Oct 18, 2023 - News

Kari Lake's changing rhetoric on abortion and stolen elections

Kari Lake at a podium.

Kari Lake announces her bid for Senate on Oct. 10. Photo: Rebecca Noble/Getty Images

A familiar face announced her candidacy for the U.S. Senate in Arizona last week.

  • She looked like the hard-right, Trump-backed Kari Lake who lost last year's gubernatorial election. But she sure didn't sound like her.

What she's saying: "I may disagree with Arizonans who voted for Joe Biden. I do. But I don't think you are a threat to democracy. You are a citizen just like me," Lake said at her campaign launch last week.

  • That's a far cry from her 2022 campaign cries, telling "John McCain Republicans" to "get the hell out" of her events.

Why it matters: Lake lost last year's gubernatorial election to Katie Hobbs 49.7% to 50.3%. To win this go-round, she needs to cater to a larger share of independents and moderate Republicans, and her apparent pivot seems designed to do just that.

The intrigue: Lake has maintained that both the 2020 presidential and 2022 Arizona gubernatorial elections were "stolen" and has not conceded in the latter. She's still in court contesting the 2022 results and has asked a judge to name her the rightful Arizona governor.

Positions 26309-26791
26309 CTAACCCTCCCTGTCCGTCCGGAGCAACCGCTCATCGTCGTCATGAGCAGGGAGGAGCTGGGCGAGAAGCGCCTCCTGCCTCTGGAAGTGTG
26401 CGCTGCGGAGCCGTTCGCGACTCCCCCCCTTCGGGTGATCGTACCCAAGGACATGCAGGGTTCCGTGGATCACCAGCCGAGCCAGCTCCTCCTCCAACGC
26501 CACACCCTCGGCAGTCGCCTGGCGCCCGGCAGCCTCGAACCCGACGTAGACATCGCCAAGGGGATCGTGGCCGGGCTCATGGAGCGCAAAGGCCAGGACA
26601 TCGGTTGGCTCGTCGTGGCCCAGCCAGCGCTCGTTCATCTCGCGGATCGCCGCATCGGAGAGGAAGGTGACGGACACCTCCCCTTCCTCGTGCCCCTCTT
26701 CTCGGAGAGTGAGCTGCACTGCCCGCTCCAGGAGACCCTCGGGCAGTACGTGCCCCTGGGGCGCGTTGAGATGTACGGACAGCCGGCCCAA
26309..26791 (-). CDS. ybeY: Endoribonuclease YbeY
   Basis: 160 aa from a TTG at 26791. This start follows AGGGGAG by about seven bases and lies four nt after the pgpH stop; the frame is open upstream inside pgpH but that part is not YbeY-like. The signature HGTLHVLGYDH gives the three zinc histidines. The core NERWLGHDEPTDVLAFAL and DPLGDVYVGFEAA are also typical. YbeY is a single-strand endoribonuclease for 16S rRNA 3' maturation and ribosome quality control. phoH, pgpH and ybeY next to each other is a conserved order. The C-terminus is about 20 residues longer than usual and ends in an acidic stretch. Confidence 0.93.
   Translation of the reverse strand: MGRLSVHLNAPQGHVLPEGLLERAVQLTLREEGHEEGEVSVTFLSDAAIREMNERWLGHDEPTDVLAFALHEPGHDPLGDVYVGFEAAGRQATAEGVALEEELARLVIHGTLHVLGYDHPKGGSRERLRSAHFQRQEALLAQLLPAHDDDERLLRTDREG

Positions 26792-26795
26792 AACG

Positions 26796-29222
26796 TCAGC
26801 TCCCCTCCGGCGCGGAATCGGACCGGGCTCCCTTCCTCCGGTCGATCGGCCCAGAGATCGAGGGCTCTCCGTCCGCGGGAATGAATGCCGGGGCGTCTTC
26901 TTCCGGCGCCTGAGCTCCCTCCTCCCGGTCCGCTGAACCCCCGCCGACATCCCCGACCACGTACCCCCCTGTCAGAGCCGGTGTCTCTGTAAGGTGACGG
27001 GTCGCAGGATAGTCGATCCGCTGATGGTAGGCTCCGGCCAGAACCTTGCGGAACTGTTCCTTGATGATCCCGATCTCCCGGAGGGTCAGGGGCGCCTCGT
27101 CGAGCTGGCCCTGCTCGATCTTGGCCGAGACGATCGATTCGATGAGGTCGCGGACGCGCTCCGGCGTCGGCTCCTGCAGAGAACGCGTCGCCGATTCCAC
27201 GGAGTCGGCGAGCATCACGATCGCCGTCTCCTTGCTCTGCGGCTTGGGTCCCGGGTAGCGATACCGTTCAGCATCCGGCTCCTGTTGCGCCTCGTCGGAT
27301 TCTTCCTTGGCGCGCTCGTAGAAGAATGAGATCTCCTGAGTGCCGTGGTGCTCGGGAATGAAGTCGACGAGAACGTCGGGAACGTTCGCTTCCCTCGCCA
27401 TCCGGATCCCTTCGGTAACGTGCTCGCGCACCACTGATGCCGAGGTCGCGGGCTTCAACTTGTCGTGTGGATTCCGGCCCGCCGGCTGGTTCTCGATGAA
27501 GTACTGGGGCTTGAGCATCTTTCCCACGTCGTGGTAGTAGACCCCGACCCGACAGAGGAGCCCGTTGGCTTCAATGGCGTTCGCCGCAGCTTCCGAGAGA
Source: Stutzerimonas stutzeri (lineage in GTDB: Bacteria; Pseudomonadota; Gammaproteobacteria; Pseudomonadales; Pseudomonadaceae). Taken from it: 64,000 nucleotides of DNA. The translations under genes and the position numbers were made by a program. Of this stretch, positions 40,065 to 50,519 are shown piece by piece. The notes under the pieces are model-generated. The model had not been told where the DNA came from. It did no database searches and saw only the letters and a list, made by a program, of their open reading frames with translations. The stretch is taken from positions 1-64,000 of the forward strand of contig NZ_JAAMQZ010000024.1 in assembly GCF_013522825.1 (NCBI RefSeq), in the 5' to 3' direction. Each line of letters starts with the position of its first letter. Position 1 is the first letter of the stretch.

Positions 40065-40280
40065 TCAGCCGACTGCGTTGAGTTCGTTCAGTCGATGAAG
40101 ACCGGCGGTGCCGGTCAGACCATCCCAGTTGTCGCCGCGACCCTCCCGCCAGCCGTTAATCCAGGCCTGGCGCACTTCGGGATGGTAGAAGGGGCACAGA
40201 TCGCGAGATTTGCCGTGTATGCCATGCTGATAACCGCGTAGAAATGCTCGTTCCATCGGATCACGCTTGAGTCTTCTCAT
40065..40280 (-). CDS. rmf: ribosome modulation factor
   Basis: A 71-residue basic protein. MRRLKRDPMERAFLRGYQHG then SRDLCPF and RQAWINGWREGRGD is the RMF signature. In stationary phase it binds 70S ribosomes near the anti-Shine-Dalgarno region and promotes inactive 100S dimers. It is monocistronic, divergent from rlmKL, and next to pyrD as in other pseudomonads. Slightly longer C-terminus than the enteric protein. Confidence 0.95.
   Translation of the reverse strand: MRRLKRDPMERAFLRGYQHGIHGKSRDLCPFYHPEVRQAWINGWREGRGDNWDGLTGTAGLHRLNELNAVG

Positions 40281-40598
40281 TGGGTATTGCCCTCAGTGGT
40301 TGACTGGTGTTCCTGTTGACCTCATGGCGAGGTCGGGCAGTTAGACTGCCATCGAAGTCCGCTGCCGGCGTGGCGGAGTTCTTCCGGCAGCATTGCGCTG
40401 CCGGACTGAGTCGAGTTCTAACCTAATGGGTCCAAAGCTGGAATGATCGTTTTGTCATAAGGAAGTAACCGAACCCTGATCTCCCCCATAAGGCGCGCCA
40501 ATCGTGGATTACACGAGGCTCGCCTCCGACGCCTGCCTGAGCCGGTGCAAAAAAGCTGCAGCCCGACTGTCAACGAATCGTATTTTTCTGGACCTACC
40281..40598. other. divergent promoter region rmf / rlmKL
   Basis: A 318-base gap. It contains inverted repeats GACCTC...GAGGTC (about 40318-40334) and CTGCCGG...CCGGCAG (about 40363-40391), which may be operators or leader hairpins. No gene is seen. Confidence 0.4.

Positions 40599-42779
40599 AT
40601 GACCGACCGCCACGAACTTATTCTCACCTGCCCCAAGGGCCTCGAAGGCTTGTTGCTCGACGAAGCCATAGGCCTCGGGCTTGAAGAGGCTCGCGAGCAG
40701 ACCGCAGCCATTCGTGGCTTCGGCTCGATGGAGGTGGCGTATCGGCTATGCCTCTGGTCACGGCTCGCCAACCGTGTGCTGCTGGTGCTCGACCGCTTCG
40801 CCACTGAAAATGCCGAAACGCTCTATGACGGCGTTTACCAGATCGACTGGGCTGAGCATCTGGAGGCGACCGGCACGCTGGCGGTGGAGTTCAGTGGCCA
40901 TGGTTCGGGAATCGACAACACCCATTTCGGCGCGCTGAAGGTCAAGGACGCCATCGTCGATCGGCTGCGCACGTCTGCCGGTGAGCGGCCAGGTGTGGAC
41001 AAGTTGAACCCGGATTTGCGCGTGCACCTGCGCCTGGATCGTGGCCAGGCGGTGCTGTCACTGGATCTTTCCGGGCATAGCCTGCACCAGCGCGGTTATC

• But she sidestepped the issue in her Senate announcement speech, only saying she will work to "restore honest elections," which is "not a Republican issue. It's not a Democrat issue. It's an American issue."

Between the lines: Lake has also softened her rhetoric on abortion, which she called the "ultimate sin" in 2022.

  • She instead told supporters last week that the government needs to provide more support to women so they have "real options" other than abortion.
  • In a statement to The New York Times, Lake said: "Republicans allowed Democrats to define them on abortion. … Just like President Trump, I believe this issue of abortion should be left to the states."

The big picture: Lake is courting more establishment Republican support this time around, fielding meetings with allies of Senate Minority Leader Mitch McConnell and representatives from the Senate Leadership Fund and National Republican Senatorial Committee, Politico reports.

Reality check: While Lake may be trying to expand her appeal, she's certainly not abandoning her allegiance to Trump. She played a filmed endorsement from him at her campaign launch.

What we're watching: There are two people who won't let voters forget Lake's former positions on hot-button issues: Her likely opponents, incumbent independent Sen. Kyrsten Sinema and Democratic Rep. Ruben Gallego.

  • Already, the Arizona Democratic Party is circulating videos they call "The Lake Tapes" to remind voters of her 2022 commentary.

The bottom line: Time will tell whether Lake has the discipline to not revert to talking points that isolate moderate voters when Sinema and Gallego try to lure her there.


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